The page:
Monday, December 2, 2013

Christmas Traditions Trivia Series: Cookies

Celebrating Jesus’ birthday. . . simply the best!  I love, love, love this time of year!!!

1950s old time card

As we make preparations to do so, do you ever wonder where some of the traditions began?  This month, I will feature a few of those traditions in a series of posts.

Today, it’s Christmas Cookies!

The English word cookie comes from the Dutch word “kookje,” which means “little cake.”

a Dutch Christmas 

The history of cookies can be traced back to Medieval European biscuits.  Across Europe, by the 16th century, Christmas biscuits had become popular, with mothers intent to bake special sweets for their children. 

It was fun reading this excerpt from The American Cookery by Amelia Simmons, which was published in 1796,  where she writes:

“Another Christmas Cookey…Kneed all together well, roll three quarters of an inch thick, and cut or stamp into shape and slice you please, bake slowly fifteen or twenty minutes; tho’ hard and dry at first, if put in an earthen pot, and dry cellar, or damp room, they will be finer, softer and better when six months old.” 

American Cookery

“Cookey” - cute spelling but I don’t think I would want to eat six month old cookies! :)

Gingerbread cookies have been around for a long time, and weren’t associated in particular with Christmas until Queen Victoria. She is credited with making them a popular tradition of Christmas as they were a part of her Christmas Day menu, along with following other imported German folk traditions of her Prince Consort, Albert.

Queen Victoria and Prince Albert

Nationalities sometimes have their own specialty Christmas cookies. One of my favorites are Papparkakor cookies which are Swedish. These spicy ginger and cinnamon flavored cookies that were traditionally cut out in flower & heart shapes, became a favorite in my family when I tried a delicious recipe that you can find here.

Christmas baking 

A popular Mexican Christmas cookie is called Reposteria, which is a sugary shortbread cookie coated in cinnamon. Pepernoten are ball shaped cookies that were a baking tradition in Holland, and the popular Norwegian Christmas cookie Krumkake is a thin wafer that is oftentimes filled with cream. (I haven’t tried these three types of cookies, but if you are interested, you can click on them to see recipes.)


I love to bake spritz cookies at Christmastime. I find it fun to use a cookie press and they are quite tasty! These delicate, buttery cookies are originally German biscuits that are called Spritzgebäck. Germany is credited with introducing cookie cutters to the United States at the end of the 19th century, also.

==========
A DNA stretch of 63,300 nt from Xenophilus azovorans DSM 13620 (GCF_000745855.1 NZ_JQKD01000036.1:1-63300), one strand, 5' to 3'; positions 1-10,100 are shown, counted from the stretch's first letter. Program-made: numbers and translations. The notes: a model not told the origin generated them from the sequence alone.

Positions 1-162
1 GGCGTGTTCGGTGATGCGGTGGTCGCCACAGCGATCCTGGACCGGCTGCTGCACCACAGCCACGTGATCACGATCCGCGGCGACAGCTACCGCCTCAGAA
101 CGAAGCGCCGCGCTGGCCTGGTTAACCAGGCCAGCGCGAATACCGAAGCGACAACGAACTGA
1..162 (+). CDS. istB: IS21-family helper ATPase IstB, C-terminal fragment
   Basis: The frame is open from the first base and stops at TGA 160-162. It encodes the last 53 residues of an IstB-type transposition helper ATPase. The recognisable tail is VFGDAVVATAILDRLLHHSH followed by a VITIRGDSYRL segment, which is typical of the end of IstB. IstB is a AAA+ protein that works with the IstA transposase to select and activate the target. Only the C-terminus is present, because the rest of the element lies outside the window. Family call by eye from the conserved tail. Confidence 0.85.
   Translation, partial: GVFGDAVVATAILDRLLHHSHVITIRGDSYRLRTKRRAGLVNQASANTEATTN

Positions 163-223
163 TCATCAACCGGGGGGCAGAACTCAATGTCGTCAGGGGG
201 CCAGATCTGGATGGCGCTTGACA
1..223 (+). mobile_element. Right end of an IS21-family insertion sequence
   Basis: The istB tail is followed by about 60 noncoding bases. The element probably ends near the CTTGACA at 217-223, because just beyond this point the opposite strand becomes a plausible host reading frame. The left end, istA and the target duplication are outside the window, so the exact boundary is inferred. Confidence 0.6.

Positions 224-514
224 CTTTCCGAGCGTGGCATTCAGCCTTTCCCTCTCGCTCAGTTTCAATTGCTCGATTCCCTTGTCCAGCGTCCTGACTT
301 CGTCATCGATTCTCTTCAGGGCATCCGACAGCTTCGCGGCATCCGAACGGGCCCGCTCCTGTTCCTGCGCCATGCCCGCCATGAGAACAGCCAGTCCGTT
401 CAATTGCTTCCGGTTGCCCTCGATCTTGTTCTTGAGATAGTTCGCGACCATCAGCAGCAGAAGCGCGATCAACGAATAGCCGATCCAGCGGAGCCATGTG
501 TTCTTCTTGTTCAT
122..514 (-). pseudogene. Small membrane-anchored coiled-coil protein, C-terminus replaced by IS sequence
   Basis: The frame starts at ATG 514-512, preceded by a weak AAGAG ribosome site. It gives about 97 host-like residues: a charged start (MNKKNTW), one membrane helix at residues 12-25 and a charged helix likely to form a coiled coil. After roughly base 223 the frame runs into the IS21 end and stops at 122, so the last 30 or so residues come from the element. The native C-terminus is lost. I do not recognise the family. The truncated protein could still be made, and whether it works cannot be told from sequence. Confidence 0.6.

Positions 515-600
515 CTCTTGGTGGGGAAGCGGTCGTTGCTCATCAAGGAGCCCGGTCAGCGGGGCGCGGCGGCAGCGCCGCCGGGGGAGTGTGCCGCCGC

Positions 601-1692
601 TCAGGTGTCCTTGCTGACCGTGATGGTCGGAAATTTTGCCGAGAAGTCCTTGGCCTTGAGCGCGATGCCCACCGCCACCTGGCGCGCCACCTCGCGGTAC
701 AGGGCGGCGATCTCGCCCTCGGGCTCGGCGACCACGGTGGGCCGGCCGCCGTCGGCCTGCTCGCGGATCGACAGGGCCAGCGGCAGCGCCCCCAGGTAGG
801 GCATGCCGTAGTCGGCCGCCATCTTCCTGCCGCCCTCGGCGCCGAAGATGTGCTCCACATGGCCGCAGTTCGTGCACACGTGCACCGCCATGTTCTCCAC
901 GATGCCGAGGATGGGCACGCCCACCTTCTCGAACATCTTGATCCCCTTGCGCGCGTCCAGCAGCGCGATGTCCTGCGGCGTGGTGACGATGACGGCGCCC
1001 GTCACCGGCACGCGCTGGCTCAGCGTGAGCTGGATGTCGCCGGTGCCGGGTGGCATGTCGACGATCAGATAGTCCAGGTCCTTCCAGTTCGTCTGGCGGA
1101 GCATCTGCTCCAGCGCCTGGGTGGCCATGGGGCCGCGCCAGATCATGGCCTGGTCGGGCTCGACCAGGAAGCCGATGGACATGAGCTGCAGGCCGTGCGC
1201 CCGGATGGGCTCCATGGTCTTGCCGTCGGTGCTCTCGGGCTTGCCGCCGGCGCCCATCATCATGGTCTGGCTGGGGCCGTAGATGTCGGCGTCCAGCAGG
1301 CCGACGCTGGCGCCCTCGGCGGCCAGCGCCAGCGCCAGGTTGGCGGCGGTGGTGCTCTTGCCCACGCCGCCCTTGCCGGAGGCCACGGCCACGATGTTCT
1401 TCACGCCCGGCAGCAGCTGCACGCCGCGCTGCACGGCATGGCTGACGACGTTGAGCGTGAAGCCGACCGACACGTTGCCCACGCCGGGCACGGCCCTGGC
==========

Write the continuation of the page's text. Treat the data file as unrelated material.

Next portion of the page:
I hope that the kick-off to your Christmas season is overflowing with fun and festivities!  What are your favorite Christmas cookies to bake this time of year?

Signature red



Billie Jo said...

Loved this, my friend...
And love cookies in this house!
We love the traditional chocolate chip, chocolate crinkle, Snicker doodle, and, peanut mom always made molasses. Maybe I'll they some of those this year. : )

sunnyskiesandsweettea said...

Cookies are my favorite! I make them for all of our friends and business associates....Thank you for the history lesson.

Amy jo

Mrs.T said...

Christmas cookies!!! Oh, so much fun, and so many, many memories the very words conjure up. My mom always baked special Christmas cookies, and I carried on the tradition with my own kids. It thrills me to see my daughters carrying it on with their little ones.

My favorites -- maybe whipped shortbread; sacher torte cookies (chocolate with raspberry or apricot jam and a chocolate topping); eggnog logs -- really, they're all my favorites. You can find the recipes on my Christmas blog!

Jazzmin said...

I so love the vintage, olden days feels of this post! It was so fun and interesting to read about the traditions of different cookies that have entered our culture. It reminds me to be thankful for how Germany and other places' recipes have become a part of America.

It is also so neat to see the vintage and old-fashioned pictures you used. I love them, they are so lovely.

It was a joy to read your comment today, as well! Thank you. I hope that you and your family had a blessed Thanksgiving as well, and that you are feeling well!


Stephanie said...

What fascinating history, my sweet friend! And now you have me craving cookies....thanks :) I do love a good cookie with a hot cup of coffee - maybe tomorrow I shall bake some....and probably eat most of them too :) haha I hope you are doing well, friend. You have been in my prayers :) Hugs to you!

Marlou McAlees said...

what a great post :) love it and all those amazing photo's from Christmas past, thank you for taking time to research this and share :) ♥

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